Current Events

New Employment Stats and How Some MBAs, JDs, and Others Are Fairing

As everyone probably knows, the newest economic reports tell us that the official unemployment rate dropped from 9.5% to 9.4%. There seem to be two ways people are thinking about these numbers. Some people are happy to see the improvement and are growing optimistic about the future, especially those people with the MBA or JD qualifier. But there are an equal number of people who don’t feel that way and predict that things will continue to get worse. Which way of thinking is correct?

To be honest, I don’t know. I’m not an expert on labor issues, but I suspect that one’s perspective has a lot to do with what industry you work in, what school you went to, how long you’ve been at your current employer and your employment status. After chatting with lots of students, career centers, and professionals about career opportunities as a soon-to-be graduate student, my perspective is that the situation is still worse than it may seem.

First, the unemployment stats are not all inclusive. If you think about it for a minute, the unemployment stats don’t include those:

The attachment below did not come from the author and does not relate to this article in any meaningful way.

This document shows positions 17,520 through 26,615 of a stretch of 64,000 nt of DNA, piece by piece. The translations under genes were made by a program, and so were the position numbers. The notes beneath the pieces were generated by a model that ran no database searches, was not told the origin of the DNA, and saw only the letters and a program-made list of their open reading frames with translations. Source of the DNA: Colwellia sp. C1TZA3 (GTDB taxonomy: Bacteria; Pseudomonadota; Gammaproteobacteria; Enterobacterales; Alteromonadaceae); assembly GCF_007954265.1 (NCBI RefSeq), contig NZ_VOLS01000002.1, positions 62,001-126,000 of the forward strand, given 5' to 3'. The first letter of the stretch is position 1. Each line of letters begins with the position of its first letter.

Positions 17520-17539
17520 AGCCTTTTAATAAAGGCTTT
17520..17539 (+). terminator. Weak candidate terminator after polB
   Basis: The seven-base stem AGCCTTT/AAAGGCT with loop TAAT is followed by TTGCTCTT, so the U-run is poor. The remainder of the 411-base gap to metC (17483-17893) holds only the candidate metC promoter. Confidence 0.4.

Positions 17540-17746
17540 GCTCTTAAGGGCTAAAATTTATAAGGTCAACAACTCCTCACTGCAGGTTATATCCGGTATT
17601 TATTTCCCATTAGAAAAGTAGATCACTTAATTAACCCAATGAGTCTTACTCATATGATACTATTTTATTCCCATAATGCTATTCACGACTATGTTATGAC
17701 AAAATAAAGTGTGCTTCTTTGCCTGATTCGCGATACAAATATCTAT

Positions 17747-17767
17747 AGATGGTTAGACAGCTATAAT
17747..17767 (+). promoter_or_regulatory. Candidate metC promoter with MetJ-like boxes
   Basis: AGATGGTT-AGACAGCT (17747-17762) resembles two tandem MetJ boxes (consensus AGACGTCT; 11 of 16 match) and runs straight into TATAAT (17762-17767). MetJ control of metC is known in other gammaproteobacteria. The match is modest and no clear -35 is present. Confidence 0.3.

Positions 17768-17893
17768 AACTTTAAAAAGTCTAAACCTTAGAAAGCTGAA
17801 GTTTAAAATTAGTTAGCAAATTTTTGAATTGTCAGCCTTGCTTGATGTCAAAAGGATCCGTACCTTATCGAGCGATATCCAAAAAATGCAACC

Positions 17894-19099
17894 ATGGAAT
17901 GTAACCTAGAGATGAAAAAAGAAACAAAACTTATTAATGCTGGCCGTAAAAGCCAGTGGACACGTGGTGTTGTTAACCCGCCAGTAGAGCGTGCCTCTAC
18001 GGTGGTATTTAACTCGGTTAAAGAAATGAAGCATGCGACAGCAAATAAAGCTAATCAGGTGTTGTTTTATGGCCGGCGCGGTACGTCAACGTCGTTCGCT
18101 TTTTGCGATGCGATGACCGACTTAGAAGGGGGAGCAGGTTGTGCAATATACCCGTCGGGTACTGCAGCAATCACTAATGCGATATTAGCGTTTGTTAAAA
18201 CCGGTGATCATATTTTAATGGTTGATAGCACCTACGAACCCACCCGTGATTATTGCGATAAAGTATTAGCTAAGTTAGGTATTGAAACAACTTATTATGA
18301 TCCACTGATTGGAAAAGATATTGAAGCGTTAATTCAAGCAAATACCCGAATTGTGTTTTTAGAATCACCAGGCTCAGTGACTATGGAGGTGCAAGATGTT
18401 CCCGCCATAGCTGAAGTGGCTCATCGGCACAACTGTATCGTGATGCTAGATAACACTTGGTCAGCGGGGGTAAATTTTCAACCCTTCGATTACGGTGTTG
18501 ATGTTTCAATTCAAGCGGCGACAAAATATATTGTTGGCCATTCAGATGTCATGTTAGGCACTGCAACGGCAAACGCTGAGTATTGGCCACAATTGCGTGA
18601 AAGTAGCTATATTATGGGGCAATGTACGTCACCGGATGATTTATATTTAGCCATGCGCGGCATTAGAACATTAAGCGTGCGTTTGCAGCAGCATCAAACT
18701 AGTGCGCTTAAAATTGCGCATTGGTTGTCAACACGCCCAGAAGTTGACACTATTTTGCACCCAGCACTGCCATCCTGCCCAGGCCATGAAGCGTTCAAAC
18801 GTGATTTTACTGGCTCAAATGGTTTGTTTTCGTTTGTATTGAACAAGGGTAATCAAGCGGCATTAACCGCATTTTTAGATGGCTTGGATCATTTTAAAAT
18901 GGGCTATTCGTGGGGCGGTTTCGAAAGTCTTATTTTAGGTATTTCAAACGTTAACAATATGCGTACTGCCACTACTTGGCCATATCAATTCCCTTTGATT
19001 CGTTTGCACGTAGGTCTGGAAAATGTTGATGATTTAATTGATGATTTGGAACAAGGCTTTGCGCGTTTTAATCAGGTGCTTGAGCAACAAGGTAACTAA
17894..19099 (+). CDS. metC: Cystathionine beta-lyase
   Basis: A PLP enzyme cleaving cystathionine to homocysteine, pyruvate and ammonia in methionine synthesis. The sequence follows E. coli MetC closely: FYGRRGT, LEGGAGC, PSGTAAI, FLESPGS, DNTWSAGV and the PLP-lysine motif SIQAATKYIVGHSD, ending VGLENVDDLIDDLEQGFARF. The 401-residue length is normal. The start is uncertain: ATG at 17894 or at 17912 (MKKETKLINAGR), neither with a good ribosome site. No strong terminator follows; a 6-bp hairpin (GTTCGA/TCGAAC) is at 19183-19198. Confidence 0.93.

1) forced to work PT due to economic circumstances, but prefer FT work
2) with reduced FT hours. In some places FT is 32 hrs (20% reduction)
3) with expired unemployment benefits who are not current looking for work (i.e. maybe taking CFA exam, studying for Grad Tests, working in free internship, etc)
4) who’ve found new jobs that pay less or are not career jobs
5) headed back to school to avoid the economy (MBAs and JDs)
6) recently graduated in May 2008/9 that want to enter the workforce but haven’t found jobs yet (students, including MBAs & JDs)

If all these people are included, I suspect the “unemployment” numbers would raise dramatically, maybe to 2x what they are now.